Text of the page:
This fly is ugly, but catnip for many species of pescados
By Skip Clement[dropcap]M[/dropcap]y oft times fishing companion Angie Roth is like many of us, glad the 2018 holidays are retired. With reports of unusually warm weather in South Florida, my many tales of muchos peces de caza in Everglades National Park, and a fly she discovered in one of our posts inspired her and her sister a few days with my guide friend Mark Giacobba would start their 2019 off on the right foot.
Angie had recalled one of our posts about Chuck Kraft’s Kreleex fly. From that curiosity, she convinced herself that reds and snook would surely bite a Kreleex fly. My part was to tie up a dozen each for the ladies.
Trying to worm out, I called Mark and asked if he had any or would he tie up some? He said no to both questions because “. . . they’ll never work down here.”
My course of action was clear, tie up at least a dozen
Funny thing about most of Chuck’s Eastern Trophy Flies, staying spot on with the materials recipe is key. As you know, this is not always the case, and substitutes work fine, but unfortunately, with this Kreleex, ingredients called for, so far, make ALL the difference. The only inconvenience to that is you have to order them all from one supplier. But so what. Some fly shops carry the stuff.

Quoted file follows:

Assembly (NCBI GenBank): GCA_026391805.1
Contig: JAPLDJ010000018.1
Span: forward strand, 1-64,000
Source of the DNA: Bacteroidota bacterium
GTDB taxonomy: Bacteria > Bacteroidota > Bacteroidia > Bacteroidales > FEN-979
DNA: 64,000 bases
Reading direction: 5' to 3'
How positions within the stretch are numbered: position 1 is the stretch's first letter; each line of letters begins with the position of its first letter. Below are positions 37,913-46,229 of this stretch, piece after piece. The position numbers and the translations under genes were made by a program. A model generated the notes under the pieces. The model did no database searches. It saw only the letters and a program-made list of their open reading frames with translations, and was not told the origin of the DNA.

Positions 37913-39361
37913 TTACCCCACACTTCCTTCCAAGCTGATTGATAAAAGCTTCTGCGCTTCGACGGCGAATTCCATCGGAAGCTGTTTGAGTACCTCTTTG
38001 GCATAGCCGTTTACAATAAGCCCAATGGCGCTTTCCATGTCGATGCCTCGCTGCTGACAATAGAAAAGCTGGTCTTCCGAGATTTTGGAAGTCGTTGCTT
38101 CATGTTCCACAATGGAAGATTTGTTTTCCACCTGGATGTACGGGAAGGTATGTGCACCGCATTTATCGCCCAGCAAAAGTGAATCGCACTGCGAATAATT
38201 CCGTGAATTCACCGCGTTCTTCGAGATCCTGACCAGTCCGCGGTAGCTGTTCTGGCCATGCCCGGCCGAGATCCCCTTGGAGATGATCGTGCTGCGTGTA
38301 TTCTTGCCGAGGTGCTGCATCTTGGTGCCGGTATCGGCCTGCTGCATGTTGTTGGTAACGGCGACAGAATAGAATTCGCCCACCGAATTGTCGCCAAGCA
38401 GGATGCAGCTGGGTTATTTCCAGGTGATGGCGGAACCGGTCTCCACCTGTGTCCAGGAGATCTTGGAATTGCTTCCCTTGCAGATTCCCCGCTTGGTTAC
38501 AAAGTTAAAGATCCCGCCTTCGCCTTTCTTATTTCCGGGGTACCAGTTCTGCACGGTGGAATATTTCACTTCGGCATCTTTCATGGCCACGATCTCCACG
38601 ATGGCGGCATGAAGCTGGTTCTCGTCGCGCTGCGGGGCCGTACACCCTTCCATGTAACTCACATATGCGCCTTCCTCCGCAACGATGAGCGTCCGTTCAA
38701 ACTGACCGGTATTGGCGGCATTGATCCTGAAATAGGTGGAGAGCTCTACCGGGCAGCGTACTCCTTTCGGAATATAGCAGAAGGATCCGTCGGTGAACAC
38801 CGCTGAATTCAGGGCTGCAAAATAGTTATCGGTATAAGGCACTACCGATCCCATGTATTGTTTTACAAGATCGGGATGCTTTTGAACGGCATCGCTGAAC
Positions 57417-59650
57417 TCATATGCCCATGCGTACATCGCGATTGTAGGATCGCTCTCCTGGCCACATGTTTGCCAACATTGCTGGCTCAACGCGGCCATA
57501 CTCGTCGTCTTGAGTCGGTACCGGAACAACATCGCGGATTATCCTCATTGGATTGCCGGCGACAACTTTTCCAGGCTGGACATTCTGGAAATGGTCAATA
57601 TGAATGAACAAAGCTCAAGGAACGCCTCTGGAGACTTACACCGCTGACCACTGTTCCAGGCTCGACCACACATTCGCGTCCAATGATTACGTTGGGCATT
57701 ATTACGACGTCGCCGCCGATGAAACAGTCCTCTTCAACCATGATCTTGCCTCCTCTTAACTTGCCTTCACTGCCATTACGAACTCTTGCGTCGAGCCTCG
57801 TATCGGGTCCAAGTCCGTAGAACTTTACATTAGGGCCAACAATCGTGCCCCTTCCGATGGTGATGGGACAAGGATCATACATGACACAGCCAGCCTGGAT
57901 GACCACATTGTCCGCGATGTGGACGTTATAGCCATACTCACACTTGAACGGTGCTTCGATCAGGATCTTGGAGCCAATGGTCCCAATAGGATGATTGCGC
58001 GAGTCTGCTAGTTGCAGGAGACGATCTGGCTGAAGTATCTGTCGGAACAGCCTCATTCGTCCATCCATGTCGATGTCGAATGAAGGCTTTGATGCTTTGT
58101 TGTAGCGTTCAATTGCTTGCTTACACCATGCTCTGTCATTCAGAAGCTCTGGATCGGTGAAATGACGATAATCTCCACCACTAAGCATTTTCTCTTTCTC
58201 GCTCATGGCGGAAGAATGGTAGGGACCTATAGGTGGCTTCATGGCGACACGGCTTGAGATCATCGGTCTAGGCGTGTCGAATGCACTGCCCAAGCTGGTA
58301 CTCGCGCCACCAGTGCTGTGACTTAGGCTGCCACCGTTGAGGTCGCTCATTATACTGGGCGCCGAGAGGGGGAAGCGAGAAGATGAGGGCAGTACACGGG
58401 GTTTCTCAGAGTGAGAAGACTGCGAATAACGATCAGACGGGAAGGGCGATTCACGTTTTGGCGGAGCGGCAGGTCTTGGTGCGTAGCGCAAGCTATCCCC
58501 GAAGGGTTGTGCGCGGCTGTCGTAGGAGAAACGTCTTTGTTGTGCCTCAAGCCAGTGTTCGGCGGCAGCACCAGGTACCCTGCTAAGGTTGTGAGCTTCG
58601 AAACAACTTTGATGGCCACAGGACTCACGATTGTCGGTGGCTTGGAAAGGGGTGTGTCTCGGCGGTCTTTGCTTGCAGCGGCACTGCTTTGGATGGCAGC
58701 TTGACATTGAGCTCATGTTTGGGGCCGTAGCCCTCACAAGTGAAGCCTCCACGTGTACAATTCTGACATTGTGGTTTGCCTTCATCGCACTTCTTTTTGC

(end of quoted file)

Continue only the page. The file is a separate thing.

What is uniquely special about this fly and Chuck’s other Eastern Trophy Flies are that most of them have universal appeal. For example, the Kreelex was intended initially to tame smallmouth bass, but it turned out to be a fly just as likely pounced by a fat carp or a pike as shown above.
Kraft’s Kreelex fly catches trout in the Blue Ridge Mountains and has been the hottest thing on the Madison in Montana beginning a couple of seasons ago.